In Old English folklore, a ‘mare’ is a mythological demon that disturbs and haunts people while they sleep, giving them bad dreams. Adding the word ‘night’ before mare gave people further association of this phenomenon as occurring during sleep. Even the Universal Etymological English Dictionary, a text published throughout the 1700s, defined nightmares as a ‘disease’ imposing a ‘great weight’ on people while they rest. Many cultures around the world have their own versions of a night or sleep demon. What these myths have in common, though, is a resemblance to the unnerving, immobilizing phenomenon known as sleep paralysis.
“[Sleep paralysis is] a discrete period of time during which voluntary muscle movement is inhibited, yet ocular and respiratory movements are intact,” Brian Sharpless and Jacques Barber wrote in their study in Sleep Medicine Reviews.
The condition manifests differently in each person. The three basic types of hallucinations are the imagined presence of an intruder, chest pressure, and feelings of levitation or other out-of-body experiences. More rare manifestations include the feeling of falling and fear of dying. For some people, like sexual violence survivors, sleep paralysis can evoke memories of past traumatic experiences, which makes the experience even more horrifying. Although most people report extreme fear, some describe experiencing pleasant feelings during a sleep paralysis episode.
Rapid eye movement (REM) is a normal part of the sleep cycle during which the brainstem paralyzes the body by inhibiting motor neurons; since people are usually unconscious for this, the paralysis passes unnoticed. However, if the REM cycle is interrupted in a sleep paralysis episode, an individual will experience the dreaming and paralysis of REM sleep while fully conscious, sometimes resulting in vivid hallucinations. These episodes can even be multisensory hallucinatory experiences.
Initially thought of as solely a symptom of narcolepsy, sleep paralysis is now understood as also occurring in individuals without sleep disorders. According to a study from 2011, sleep paralysis is not rare among the general population, with 7.6 per cent of study participants having experienced at least one episode in their lifetime. However, the researchers found the condition to be much more prevalent among students, with 28.3 per cent experiencing the phenomenon at least once.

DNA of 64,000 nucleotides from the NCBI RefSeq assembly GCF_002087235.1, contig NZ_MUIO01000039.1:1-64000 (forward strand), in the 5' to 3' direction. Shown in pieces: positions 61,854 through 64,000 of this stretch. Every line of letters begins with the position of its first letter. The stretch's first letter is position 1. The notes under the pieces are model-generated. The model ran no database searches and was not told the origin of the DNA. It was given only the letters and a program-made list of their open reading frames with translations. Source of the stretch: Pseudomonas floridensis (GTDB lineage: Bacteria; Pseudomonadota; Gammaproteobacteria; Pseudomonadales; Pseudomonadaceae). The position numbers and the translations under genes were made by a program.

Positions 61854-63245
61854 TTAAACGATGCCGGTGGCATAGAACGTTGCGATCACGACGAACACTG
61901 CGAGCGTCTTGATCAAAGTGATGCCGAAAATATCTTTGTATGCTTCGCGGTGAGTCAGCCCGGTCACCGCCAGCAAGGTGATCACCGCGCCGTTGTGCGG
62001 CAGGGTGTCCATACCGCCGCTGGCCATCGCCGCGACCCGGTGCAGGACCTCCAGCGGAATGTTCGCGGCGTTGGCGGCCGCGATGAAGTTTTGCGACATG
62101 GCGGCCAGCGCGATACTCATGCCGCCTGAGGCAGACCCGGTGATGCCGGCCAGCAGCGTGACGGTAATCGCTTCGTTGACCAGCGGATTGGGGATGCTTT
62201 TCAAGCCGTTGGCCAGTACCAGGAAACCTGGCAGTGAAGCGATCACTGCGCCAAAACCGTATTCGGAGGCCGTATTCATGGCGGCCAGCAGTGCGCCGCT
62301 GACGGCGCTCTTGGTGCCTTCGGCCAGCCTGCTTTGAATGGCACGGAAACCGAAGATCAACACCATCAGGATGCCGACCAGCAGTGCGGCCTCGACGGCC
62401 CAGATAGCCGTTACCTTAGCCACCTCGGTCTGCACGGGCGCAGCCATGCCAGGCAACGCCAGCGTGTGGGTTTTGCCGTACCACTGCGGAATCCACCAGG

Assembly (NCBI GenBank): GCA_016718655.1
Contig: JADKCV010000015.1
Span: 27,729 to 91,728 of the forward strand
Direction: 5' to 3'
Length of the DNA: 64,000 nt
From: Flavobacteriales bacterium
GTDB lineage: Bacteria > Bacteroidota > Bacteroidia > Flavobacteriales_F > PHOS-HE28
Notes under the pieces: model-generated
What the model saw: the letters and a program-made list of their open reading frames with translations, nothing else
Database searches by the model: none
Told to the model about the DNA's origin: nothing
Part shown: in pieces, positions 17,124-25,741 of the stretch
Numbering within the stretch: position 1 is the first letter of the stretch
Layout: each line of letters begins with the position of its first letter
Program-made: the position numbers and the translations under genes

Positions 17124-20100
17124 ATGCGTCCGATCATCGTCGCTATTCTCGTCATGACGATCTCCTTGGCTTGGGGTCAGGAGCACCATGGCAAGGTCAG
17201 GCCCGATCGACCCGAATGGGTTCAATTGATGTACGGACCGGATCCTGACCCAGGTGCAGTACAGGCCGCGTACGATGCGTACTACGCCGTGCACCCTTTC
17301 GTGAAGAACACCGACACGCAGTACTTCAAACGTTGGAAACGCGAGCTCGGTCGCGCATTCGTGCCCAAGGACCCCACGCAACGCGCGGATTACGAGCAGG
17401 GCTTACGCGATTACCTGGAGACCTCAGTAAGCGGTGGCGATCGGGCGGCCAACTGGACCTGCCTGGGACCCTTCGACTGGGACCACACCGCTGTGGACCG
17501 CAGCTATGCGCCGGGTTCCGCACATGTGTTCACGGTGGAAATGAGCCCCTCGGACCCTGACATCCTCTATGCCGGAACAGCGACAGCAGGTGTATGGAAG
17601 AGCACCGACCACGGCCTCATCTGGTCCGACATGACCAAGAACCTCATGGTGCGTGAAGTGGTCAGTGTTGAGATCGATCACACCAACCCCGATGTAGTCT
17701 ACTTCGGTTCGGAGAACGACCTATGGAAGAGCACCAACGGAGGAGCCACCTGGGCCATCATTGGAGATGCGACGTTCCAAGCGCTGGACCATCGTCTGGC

Stress and sleep disorders are closely interrelated: Each amplifies the other in a positive feedback loop. With the Candian Organization of University and College Health reporting almost 90 per cent of students reportedly feel overwhelmed and more than 50 per cent express hopelessness, it is unsurprising that students are particularly vulnerable to the effects of sleep paralysis. One possible reason for this correlation is that students, due to their stressful lifestyles, experience regular sleep disturbances. Many students find it difficult to maintain regular and consistent sleep schedules because of sporadic class times and intense academic pressure. In a study published in Neuropsychiatric Disease and Treatment, student respondents reported several triggers for sleep paralysis, including stressful events, lack of sleep, fatigue, watching horror movies, and daytime naps.
With students in Canada increasingly overwhelmed by the stresses of academic life, it is important to recognize that, while sleep paralysis may be a strange sensation, it is not an uncommon one. It also serves as yet another reason to promote social and mental well-being on university campuses.